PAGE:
Precocious patient takes afib – but not everything – seriously
There are far too many dogs and horses and family and friends around the world for Jac M Knoop to slow down for very long. Still he and his wife of nearly 40 years keep a close eye on his condition.
Dealing with atrial fibrillation (afib) for the last few years, Jac spent several days at Carle Foundation Hospital recently to get his heart back into a good rhythm.
“Unfortunately we can’t predict afib and its recurrence. I often tell patients afib is a chronic disease like diabetes. It’s a matter of if, not when, it recurs in most situations,” said Bryce A. Yantis, APRN, FNP-BC, who specializes in electrophysiology and pacing at Carle Heart & Vascular Institute. “With Jac and other patients, we aim to minimize or prevent recurrence for as long as possible and restore quality of life.”
Afib symptoms to watch for include irregular heartbeat – often a racing or flip-flopping feeling in the chest – as well as feeling dizzy, lightheaded or confused. When in afib, Jac experiences fatigue, general weakness and shortness of breath. After direct-current cardioversion, where electricity helps sedated patients’ heart rhythm reset, medication helps Jac be his active self.
Jac has a lot to keep him going. He and Ann have two children – Lucinda and Mattheus – and any time now, their third grandchild will arrive. And they all live next door to one another in rural Homer.
But don’t forget about Bandit. Or Cracker Jack, may he rest in peace in horse heaven.
Cracker Jack, CJ to his many admirers during his 32 years at the Knoop home north of Homer, died right around Jac’s most recent hospitalization. Like Jac, CJ the horse liked to mess with people.
“I can still see the time my cousin Jan from Holland was peeling a banana, just getting ready to take that first delicious bite. Of course, CJ had to nose his way in and get himself a big bite,” Jac said through his broad smile.
Bandit the dog’s impact offers even greater reach. He’s a Nederlandse Kooikerhondje, one of only about 500 in the United States. Jac’s persistence and pride for his Dutch heritage helped the breed gain American Kennel Club recognition.
Bandit’s grin for the camera gained him air time on NBC Sports during national competition. Jac practically lunges for his smartphone to share the must-watch one-minute "wait-for-it" video.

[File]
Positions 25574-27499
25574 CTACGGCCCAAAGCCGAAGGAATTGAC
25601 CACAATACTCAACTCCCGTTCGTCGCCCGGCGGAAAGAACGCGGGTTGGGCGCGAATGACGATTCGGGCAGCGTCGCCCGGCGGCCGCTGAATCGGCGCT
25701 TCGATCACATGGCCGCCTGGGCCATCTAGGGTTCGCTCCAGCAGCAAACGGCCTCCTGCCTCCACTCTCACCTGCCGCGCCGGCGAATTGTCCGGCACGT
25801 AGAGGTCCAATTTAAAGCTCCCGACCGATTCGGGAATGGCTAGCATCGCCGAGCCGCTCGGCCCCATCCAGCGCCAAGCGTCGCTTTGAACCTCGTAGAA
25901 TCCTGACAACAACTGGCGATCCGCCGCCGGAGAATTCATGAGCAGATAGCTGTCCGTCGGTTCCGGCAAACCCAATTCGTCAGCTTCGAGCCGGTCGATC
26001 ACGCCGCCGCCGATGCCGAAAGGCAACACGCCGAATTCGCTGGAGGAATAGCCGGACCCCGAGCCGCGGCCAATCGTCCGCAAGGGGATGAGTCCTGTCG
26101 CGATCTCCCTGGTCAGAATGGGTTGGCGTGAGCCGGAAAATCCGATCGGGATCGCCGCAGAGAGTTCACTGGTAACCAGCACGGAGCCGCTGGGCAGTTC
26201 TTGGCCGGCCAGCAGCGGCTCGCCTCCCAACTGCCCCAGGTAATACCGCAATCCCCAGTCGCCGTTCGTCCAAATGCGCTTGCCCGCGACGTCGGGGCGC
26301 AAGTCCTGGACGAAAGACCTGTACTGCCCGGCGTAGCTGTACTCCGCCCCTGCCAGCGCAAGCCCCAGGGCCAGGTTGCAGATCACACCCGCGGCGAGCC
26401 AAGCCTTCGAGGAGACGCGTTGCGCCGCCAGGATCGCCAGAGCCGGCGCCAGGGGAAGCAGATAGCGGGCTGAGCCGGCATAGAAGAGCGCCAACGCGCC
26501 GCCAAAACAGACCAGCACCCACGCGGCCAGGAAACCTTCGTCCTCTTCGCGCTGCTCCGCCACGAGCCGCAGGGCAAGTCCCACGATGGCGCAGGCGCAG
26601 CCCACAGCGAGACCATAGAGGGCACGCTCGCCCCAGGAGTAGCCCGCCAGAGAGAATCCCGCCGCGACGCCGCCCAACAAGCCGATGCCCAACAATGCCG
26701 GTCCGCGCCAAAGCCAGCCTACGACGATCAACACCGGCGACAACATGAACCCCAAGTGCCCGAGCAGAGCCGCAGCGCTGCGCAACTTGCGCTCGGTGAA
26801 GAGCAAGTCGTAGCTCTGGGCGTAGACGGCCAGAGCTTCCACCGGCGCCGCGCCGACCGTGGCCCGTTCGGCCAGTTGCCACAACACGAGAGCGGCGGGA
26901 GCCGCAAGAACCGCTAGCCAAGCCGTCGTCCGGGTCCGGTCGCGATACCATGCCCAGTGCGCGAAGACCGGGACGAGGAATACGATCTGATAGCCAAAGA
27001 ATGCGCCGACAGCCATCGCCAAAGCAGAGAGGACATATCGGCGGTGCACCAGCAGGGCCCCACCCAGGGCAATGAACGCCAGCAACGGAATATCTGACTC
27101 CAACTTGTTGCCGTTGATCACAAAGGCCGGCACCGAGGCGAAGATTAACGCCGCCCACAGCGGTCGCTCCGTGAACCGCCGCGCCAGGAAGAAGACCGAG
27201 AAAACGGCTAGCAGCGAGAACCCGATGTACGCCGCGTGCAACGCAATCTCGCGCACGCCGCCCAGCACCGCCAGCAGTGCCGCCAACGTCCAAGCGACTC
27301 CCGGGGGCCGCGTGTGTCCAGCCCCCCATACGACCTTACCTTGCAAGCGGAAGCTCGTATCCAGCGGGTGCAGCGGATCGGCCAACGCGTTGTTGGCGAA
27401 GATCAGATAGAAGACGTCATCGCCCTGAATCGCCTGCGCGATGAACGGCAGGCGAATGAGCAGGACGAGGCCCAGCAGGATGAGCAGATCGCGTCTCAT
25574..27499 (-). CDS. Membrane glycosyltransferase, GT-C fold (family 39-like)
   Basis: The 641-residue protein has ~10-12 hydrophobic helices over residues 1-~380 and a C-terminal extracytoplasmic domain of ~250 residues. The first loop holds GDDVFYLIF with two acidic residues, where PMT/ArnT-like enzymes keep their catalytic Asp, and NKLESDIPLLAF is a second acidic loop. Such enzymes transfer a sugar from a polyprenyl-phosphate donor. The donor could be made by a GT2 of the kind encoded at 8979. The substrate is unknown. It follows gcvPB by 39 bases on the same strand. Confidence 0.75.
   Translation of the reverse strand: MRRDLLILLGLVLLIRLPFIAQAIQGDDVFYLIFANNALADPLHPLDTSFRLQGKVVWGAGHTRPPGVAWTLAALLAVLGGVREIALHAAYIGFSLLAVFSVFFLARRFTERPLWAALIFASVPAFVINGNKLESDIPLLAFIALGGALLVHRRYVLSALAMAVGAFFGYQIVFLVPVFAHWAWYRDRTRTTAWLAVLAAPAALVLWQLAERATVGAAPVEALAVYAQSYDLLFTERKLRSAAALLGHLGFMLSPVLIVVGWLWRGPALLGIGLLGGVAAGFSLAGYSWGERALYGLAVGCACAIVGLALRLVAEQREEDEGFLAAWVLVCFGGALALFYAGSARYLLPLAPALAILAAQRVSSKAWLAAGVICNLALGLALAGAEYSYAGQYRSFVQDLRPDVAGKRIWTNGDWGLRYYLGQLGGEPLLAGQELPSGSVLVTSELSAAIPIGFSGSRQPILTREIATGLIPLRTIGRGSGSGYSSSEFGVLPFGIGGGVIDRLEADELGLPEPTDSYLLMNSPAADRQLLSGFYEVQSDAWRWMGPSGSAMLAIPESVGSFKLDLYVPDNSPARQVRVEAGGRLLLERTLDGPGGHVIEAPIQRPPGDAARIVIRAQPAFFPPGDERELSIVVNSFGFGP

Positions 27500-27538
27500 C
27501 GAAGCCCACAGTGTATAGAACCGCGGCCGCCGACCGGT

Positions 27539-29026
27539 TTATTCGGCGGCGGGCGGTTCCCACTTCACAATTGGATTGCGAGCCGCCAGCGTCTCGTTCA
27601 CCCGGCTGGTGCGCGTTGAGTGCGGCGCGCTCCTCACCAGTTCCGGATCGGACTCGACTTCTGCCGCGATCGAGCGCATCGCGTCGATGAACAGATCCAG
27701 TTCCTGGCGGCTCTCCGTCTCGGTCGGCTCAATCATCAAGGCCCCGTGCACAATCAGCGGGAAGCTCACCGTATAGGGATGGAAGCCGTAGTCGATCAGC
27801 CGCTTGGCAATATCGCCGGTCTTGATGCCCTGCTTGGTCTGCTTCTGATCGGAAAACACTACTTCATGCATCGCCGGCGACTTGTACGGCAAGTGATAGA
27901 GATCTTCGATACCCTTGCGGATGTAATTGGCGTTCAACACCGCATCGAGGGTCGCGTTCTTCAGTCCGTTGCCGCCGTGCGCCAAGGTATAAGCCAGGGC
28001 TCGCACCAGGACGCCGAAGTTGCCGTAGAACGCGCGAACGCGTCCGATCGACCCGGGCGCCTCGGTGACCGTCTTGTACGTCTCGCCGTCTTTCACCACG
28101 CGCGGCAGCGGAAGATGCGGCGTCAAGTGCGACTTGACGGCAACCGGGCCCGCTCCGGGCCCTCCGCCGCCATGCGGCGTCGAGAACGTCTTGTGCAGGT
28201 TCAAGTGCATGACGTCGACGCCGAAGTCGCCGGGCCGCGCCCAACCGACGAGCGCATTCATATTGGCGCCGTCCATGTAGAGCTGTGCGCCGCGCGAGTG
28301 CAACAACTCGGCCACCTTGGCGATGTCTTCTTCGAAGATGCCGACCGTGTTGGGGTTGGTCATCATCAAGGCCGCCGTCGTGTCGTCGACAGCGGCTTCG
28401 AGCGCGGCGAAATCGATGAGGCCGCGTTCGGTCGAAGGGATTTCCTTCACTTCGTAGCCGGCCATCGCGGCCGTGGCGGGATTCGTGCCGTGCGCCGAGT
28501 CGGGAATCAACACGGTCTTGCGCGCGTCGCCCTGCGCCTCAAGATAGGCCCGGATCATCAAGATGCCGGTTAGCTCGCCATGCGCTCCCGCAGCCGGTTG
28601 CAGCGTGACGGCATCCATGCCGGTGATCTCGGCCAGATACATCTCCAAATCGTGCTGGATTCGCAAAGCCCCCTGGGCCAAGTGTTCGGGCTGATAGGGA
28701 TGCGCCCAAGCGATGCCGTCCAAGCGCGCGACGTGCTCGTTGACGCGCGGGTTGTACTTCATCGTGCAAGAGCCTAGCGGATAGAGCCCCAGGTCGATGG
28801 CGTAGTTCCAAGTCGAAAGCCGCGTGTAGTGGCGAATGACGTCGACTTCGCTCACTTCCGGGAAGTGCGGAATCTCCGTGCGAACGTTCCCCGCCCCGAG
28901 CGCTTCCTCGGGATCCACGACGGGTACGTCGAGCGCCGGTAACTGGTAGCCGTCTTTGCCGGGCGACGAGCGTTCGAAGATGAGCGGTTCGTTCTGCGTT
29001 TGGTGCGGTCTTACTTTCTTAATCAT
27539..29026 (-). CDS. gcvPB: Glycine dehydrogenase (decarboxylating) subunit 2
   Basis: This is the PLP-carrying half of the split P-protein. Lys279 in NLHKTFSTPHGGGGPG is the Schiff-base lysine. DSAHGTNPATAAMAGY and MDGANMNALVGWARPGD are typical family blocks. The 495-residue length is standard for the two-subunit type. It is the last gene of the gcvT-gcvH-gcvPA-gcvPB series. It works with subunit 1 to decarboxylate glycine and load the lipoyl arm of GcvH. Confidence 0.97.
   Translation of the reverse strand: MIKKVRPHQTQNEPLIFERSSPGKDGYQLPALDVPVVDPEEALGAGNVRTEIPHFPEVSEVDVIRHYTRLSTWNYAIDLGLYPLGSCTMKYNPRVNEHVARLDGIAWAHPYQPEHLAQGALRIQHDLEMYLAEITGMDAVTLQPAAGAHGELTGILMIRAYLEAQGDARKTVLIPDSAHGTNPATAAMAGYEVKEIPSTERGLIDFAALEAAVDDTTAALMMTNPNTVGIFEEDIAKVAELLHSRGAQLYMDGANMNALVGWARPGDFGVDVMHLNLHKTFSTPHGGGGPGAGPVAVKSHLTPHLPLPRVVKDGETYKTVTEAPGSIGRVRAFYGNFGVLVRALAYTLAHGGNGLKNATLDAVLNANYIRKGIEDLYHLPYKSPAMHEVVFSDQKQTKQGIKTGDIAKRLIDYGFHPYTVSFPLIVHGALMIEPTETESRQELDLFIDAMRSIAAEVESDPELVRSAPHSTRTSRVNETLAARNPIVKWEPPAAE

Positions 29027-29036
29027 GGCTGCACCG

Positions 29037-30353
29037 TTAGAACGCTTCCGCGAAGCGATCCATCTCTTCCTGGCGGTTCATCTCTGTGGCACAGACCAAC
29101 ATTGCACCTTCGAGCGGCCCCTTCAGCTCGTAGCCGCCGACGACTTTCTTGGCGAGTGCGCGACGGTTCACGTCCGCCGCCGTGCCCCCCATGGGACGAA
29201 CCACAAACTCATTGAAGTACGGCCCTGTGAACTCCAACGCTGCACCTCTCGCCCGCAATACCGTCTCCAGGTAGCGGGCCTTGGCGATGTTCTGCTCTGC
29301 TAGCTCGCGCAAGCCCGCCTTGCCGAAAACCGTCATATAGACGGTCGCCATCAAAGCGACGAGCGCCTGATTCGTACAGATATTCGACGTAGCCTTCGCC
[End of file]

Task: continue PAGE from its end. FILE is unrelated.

His prize pooches fit with his worldwide travels launched by his career in agricultural equipment. He and Ann spent time in France, Sultanate of Oman and Saudi Arabia, just to name a few, in the lavish years before they had children. Now they look forward to visiting some of their puppies in far-off places like Sweden, Switzerland, Saudi Arabia and South Africa.
His long-ago wedding announcement spotlights who Jac is. He and Ann sent friends and family brief notes saying they’d gotten married, moved out of the country and would see everyone soon.
“When we came home six months later, everyone asked where the baby was. They assumed we had to get married and then dashed off without explanation. We really got them that time,” he said.
Jovial Jac’s early afib symptoms included an uncharacteristic fatigue and a terrible pain in his stomach. It took some sleuthing to find his heart was causing his problems, which Ann, a retired cardiac nurse, understands. She helps him monitor his blood pressure and heart rate twice a day to watch for signs his heart is out of rhythm.
“Jac is a very intelligent and insightful person. He has a good grasp of his overall health, which we want for more patients,” Yantis said. “He understands why we do what we do to improve his overall health and maintain his quality of life.”
Ann also knows quality healthcare and patient-focused service when she sees it.
“Bryce is great. He’s very calm and caring, and he always has time to sit and talk with us,” she said. “All the nurses and staff know how to truly care for people. They help make time in the hospital less stressful for patients and their families.”
While Jac may have to travel less, he’ll keep working to import farm equipment from Germany, insisting his time connecting with others fuels his need to keep active.
“I want to be a cowboy who dies in his saddle,” Jac said, agreeing with Ann that being made to sit at home and read a book while monitoring his afib would be punishment for him.